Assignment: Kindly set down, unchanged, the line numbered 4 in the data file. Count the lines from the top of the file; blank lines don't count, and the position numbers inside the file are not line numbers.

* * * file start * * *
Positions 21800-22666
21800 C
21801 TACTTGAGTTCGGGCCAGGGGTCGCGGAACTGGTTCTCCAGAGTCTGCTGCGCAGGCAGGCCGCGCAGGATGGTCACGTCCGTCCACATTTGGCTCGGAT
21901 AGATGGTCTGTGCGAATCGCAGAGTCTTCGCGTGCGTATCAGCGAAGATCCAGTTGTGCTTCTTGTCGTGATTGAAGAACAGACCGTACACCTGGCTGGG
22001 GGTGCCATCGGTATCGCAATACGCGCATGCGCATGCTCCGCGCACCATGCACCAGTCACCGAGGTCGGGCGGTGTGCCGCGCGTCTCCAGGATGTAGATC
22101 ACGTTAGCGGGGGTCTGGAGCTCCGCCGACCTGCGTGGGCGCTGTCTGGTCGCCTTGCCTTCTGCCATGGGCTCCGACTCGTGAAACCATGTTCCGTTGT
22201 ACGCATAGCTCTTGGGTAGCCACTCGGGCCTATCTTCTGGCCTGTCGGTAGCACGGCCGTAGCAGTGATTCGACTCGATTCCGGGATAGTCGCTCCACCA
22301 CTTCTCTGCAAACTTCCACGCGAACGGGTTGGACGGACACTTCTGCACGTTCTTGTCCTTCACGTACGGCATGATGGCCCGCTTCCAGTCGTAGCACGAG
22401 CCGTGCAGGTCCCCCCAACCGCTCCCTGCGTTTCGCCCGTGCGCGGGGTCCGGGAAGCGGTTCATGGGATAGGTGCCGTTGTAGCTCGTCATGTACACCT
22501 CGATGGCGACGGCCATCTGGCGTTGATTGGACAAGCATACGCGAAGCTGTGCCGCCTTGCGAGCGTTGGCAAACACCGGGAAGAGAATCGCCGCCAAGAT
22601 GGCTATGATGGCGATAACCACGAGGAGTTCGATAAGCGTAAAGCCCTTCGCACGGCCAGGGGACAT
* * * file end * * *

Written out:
21901 AGATGGTCTGTGCGAATCGCAGAGTCTTCGCGTGCGTATCAGCGAAGATCCAGTTGTGCTTCTTGTCGTGATTGAAGAACAGACCGTACACCTGGCTGGG